Chris nodded weakly. The mere thought of food made his stomach turn, but he was sure that his appearance would frighten anyone who happened to pass. A blood-stained figure in the obstetrics department never meant anything good.
The bathroom, he found, was far down the corridor, far away from where he had left her. The clinically white walls turned a light shade of blue, but he barely noticed. His destination was on the very edge of a large waiting room. There was little doubt which area of the hospital he had wandered into; storks were appropriate décor in only one environment.
There were families seated, waiting. All the while, he could do nothing but consider the fact that it should have been him. Four months ago he had believed that he would never have a child of his own. He could still recall the moment the doctor attending to Jill in Africa had looked her in the eye and told her that the T-virus was gone from her system, that she was clean. Every decision of importance was made in that moment; yes, they would be together and yes, they would have children. Now, the dream had been dangled and then snatched away.
With barely a secondary glance to the waiting families, he pushed on the restroom door, crimson smudging against the smooth surface.
The blood washed away beneath warm water and gentle soap, though he knew it would take more than a little soap to remove the stain from his shirt. He doubted that he would be able to look at the item again; it would have to go.
"Chris." Her voice was quiet, but he could sense inner excitement. A smile was restrained, and she approached him with cautious steps, reaching for his hands.
His attention was focused solely on her as he rose from the sofa. There were no more boxes scattered around the living room, though he knew the upstairs would still be in quite a state. For moving day, they had achieved quite a lot, but aches had settled into overworked muscles and both were ready to fall into bed and leave the day behind them. Though he had largely kept it under wraps, he was dancing inside at the knowledge that finally they had a house of their own, a place in which to settle down. He assumed that this was the reason for her undertone of elation. She had been feeling unwell lately; it pleased him more than he could ever say to see her with a smile on her face, and he did not wish to question her happiness.
"Time for bed?" he questioned suggestively. But she continued to smile, biting her bottom lip coyly as he took her hands into his.
Chris froze, thick droplets of water falling between his fingers. In his heart, he had felt so much joy in that moment. Now, he could not even recall the feeling.
Holding his hands beneath the tap, he allowed water to fill the makeshift reservoir and splashed his face, the air cold against his damp skin. Did he think that it would help?
Her hands appeared on his shoulders, lips softly touching his cheek. The newspaper in his hands dropped to the floor as he jumped, too engrossed in the article he had been perusing to sense her approach.
"I was thinking," she hummed as her hands slid downwards, arms wrapping lovingly around his neck. "Bedroom one would be best for the nursery. It's a little bigger, and it's closest to the master so we won't be too far away."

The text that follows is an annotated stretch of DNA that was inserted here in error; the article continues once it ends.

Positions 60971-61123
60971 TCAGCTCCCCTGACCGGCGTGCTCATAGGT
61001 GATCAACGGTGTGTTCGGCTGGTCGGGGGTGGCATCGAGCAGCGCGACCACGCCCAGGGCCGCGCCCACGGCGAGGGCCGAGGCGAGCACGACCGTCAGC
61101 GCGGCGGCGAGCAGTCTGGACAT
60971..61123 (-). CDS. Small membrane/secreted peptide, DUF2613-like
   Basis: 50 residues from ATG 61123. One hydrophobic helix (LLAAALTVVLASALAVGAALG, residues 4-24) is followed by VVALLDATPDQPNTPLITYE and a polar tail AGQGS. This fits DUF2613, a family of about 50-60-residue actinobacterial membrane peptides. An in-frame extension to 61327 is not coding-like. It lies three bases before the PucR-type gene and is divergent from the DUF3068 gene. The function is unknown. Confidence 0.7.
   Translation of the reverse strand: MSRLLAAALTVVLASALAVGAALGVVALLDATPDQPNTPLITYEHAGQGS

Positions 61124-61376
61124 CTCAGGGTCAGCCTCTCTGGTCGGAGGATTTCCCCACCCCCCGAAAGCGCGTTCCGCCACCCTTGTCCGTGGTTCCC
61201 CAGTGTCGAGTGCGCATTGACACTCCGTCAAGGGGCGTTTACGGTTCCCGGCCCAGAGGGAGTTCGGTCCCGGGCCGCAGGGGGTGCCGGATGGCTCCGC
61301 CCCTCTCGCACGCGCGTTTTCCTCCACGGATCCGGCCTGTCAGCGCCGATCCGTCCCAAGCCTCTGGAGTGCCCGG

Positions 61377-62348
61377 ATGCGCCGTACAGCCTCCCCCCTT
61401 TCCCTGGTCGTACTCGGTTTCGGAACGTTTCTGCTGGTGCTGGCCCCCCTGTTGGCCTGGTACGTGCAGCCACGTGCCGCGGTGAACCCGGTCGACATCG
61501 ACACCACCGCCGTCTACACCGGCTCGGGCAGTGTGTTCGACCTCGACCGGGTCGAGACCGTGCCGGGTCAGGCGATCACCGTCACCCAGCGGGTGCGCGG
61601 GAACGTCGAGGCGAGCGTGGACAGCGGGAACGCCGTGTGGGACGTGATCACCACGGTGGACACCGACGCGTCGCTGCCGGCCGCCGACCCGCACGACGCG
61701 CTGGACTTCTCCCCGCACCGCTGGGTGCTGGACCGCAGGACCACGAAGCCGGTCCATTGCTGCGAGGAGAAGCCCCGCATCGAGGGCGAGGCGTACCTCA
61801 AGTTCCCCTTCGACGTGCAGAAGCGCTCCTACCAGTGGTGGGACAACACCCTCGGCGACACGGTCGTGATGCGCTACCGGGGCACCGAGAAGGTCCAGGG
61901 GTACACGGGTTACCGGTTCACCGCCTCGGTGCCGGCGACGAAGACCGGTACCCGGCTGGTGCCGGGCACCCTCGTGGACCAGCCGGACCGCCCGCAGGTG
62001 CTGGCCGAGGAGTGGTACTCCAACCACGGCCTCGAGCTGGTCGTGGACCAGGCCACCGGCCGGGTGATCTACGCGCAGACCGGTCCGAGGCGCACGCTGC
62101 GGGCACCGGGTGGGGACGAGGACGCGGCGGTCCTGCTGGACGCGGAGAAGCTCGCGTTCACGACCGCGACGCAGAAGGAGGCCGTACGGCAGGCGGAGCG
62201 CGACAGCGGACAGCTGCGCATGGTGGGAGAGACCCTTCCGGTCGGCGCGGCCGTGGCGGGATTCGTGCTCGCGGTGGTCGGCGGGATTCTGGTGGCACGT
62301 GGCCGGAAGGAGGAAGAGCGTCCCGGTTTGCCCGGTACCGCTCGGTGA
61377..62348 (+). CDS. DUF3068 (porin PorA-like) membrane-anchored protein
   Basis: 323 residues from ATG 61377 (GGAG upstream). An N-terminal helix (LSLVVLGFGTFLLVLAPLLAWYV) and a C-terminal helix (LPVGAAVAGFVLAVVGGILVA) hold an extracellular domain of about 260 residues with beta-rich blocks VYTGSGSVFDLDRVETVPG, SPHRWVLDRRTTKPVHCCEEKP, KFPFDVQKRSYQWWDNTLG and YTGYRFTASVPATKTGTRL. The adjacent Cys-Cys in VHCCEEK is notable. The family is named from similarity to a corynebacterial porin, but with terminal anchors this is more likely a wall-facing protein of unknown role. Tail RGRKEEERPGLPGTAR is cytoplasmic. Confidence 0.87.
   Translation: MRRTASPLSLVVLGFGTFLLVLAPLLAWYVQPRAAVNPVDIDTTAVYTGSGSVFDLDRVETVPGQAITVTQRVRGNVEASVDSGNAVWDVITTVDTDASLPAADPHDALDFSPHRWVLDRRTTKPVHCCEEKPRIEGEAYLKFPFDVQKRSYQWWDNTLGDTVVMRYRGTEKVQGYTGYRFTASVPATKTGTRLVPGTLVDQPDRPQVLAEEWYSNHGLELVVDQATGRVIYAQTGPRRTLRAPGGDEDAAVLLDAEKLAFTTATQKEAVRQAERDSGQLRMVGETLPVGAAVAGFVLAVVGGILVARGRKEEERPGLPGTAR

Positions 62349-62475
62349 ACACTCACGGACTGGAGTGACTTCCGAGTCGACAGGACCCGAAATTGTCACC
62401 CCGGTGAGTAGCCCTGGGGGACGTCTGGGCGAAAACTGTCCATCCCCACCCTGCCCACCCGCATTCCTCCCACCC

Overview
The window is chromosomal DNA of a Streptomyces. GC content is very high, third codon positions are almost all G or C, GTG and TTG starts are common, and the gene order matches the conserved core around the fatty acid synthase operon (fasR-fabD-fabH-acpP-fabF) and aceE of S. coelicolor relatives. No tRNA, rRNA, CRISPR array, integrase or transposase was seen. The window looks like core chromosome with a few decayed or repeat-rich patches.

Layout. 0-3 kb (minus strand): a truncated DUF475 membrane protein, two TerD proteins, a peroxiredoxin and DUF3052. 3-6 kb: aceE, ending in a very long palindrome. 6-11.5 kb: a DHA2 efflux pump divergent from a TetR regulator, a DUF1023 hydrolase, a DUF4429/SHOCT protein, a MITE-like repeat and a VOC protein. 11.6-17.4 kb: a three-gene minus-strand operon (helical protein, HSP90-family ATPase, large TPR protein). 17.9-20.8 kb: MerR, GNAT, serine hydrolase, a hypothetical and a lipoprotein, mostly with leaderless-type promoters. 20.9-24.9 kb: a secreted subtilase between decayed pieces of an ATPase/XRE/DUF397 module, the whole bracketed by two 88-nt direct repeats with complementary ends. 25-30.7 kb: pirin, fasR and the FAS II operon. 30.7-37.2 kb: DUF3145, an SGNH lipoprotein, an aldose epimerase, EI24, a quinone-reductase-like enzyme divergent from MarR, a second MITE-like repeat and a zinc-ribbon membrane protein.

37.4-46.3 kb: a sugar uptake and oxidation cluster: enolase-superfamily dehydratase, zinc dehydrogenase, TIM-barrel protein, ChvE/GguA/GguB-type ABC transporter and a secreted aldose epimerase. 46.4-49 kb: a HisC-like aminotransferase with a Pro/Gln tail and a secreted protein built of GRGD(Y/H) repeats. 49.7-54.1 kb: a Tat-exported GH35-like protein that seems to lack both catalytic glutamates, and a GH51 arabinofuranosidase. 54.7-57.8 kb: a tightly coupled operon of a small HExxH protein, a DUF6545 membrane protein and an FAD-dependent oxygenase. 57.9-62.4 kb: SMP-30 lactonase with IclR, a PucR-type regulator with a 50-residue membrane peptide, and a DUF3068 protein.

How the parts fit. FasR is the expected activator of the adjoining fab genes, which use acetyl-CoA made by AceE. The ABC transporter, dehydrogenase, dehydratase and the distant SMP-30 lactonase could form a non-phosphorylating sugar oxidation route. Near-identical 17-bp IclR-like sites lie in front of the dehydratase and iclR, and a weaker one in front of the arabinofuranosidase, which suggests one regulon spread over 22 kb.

He flinched against the impact of the memory, hand slipping against the porcelain sink. No matter how tightly he closed his eyes, or how forcefully he pushed at sorrow, that darkness overwhelmed him and not a single atom of light could penetrate its boundaries.
There would be no funeral; there was barely a child to bury. Where would they find closure? They would be sent home with barely another word on the subject, expected to carry on with their lives as though nothing had happened. After all, she had barely begun to show, there was barely a child there to miss. The doctors wouldn't understand, neither would their friends. They had lived with the promise of life for nine weeks. After almost eleven years of misery, they had lapped up every moment of happiness.
His legs felt weak beneath him, incapable of supporting his weight. Almost at the last moment, he pressed himself into the nearby wall, sliding slowly down its surface. He was cold, though the air was warm, arms trembling though the chill had not hit bone.
'What the hell is going to happen now?'
He did not know; perhaps this blow was too harsh? Was he to lose his child and the woman he loved in the same night, by the same cruel act of fate?
Whatever the outcome, in that moment he felt utterly helpless.
June 14, 2009. 6:30pm. 108 Oakville Apartments. Alexandria, VA.
For a Sunday, Claire's day sure had been hectic. In retrospect, driving home from Arlington so close to rush hour was a mistake in itself. But she knew that Chris would never have agreed to drive to her; he did not like leaving Jill on her own for long. Though, all things considered, she was handling the aftermath of her ordeal quite well, he had become rather possessive in recent weeks. He wanted to be nearby, he had told her, in case anything happened; if she needed him, he wanted to be there in record time.
Jill herself had been taking his over-attentiveness in good stride. She had admitted to the younger girl that sometimes she simply needed time alone, but she recognised that recovery was not simply about her needs. Two and a half years apart had taken their toll on both Chris and their relationship. There was much to repair, and sometimes sacrifices needed to be made for progress to be achieved.
As she dropped down onto the sofa, Claire kicked off her shoes, cool air soothing her burning skin. Boots had definitely been a bad choice, she concluded as she rubbed life back into her ankles.